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In this issue:
Taking Pictures of the Sky with LSST
Colloquium Today: Accelerator Innovations for Science and Medicine

SLAC Today

Monday - February 14, 2011

(Image - LSST sketch)
Artist rendering of LSST on Cerro Pachon, Chile. (Image: Michael Mullen Design, LSST Corporation.)

Taking Pictures of the Sky with LSST

One of the commenters on our very first post wanted to hear more about the Large Synoptic Survey Telescope, one of the three cosmological projects that involve Brookhaven Lab. Set high on a mountaintop in Chile, LSST will be a very big and expensive ground-based telescope. Planning for the project started near the end of the 20th century and the experiment probably won't start taking data in a scientific manner until 2020.

The story is that at a decadal survey 10 years ago, the person who first proposed that the word "synoptic" be used in the project's name had a misunderstanding about what synoptic really means. Either way, the name has stuck. Synoptic, by the way, comes from Greek word "synopsis" and refers to looking at something from all possible aspects, which is precisely what LSST will do.

Astronomical survey instruments fall broadly under two categories: imaging instruments that take photos of the sky, and spectroscopic instruments that take spectra (that is, distribution of light across wavelengths) of a selected few objects in the sky. LSST falls into the first category—it will take many, many images of the sky in the five bands, which are a bit like colors, from ultra-violet light to infrared light.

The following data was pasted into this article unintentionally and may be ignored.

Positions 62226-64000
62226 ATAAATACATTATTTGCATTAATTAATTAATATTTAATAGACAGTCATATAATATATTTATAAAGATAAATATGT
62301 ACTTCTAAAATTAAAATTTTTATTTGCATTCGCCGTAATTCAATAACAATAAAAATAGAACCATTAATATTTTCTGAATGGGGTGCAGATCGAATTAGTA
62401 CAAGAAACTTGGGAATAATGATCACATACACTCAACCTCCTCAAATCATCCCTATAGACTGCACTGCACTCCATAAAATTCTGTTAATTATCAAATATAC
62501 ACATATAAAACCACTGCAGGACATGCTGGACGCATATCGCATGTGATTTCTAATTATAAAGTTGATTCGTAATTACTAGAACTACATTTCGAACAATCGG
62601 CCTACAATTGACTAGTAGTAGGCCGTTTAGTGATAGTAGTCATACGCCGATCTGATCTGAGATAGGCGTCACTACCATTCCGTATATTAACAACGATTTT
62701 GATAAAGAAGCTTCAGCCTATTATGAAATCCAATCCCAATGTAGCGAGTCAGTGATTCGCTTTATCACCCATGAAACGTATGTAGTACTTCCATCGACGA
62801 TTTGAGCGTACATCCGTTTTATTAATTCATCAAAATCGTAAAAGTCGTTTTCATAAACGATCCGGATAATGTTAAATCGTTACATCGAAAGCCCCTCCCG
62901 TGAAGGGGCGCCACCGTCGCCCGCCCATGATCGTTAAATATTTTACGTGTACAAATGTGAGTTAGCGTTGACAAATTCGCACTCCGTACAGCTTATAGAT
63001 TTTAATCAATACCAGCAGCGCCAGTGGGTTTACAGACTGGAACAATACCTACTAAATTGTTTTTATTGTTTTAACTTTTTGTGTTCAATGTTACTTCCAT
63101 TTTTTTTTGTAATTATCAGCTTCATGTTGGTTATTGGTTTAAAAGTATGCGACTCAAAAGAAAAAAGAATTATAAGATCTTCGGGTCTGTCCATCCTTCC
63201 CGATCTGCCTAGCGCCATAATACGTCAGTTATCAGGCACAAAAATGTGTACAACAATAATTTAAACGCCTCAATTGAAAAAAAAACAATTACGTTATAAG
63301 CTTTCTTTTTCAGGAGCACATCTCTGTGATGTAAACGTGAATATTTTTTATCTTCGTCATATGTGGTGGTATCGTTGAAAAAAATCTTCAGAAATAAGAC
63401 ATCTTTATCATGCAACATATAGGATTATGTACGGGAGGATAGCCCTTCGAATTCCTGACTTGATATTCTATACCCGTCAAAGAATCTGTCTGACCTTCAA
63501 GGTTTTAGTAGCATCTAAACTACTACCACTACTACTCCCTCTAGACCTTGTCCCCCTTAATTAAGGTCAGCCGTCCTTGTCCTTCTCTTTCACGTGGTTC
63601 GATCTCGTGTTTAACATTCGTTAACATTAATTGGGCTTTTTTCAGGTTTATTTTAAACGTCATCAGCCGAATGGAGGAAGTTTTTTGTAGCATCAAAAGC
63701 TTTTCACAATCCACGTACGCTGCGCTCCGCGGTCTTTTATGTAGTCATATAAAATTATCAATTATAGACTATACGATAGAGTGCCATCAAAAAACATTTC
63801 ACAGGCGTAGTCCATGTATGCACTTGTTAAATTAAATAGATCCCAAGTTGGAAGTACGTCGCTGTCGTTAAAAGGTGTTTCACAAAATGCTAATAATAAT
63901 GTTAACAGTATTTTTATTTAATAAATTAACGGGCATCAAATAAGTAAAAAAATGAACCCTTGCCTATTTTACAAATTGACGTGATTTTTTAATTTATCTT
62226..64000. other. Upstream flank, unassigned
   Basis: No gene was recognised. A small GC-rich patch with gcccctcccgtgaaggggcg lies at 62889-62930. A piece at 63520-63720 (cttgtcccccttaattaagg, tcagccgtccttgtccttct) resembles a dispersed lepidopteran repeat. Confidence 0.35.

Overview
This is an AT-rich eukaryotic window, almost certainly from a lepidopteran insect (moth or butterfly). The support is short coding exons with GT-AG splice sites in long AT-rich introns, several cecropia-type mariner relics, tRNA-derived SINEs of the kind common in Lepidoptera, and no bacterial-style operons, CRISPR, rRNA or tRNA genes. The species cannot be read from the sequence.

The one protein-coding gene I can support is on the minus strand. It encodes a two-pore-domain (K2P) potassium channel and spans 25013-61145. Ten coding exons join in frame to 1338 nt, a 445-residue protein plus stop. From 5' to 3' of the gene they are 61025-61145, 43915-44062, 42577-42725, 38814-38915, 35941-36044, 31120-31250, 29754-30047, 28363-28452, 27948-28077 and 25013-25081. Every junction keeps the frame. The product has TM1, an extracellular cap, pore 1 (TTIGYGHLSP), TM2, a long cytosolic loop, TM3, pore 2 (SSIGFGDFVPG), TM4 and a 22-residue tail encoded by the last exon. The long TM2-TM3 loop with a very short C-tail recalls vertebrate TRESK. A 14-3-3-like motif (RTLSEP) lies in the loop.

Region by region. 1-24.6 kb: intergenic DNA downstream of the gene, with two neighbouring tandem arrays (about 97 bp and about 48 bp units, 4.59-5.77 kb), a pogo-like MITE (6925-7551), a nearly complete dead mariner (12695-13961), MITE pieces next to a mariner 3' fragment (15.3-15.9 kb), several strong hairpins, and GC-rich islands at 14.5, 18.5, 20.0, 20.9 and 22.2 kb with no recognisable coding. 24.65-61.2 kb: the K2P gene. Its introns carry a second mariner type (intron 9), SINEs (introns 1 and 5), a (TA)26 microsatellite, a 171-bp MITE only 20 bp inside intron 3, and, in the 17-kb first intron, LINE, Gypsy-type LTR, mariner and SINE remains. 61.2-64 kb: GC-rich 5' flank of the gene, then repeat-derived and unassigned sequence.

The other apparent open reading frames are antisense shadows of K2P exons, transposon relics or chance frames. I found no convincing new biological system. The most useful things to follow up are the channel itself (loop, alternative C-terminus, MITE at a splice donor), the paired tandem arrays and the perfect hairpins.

What's special about LSST is the amazingly large field of view and cadence. The field of view of LSST is the size of the sky that it can observe at the same time and is about 3.5 degrees in diameter. You could fit the Moon seven times across this large field of view. This, of course, means that if you want to have great detail in these images, you need a lot of pixels. The LSST camera will have resolution of 3200 megapixels, about a thousand times more than an average consumer camera.

Read more from Quantum Diaries...

Colloquium Today: Accelerator Innovations for Science and Medicine

(Image - SLAC Colloquium banner)

Today at 4:15 p.m. in Panofsky Auditorium, SLAC accelerator scientist Eric Colby will present "Accelerator Innovations for Science and Medicine."

The need for accelerators with ever-higher energy and intensity for high-energy physics and basic energy science has driven impressive innovations in accelerator technology. Established techniques have been significantly improved, and new techniques offering radically different beam properties have been developed. It is often the case, however, that such innovations are slow to reach industrial and medical practice, owing to the cost and inherent risk of the R&D required to translate laboratory machines into turnkey systems. Colby will discuss accelerator innovations and their promise for improving patient outcomes, and will outline a Bay Area initiative to put these innovations into practice at a new particle therapy center that will serve Northern California.

The event is free and open to all.




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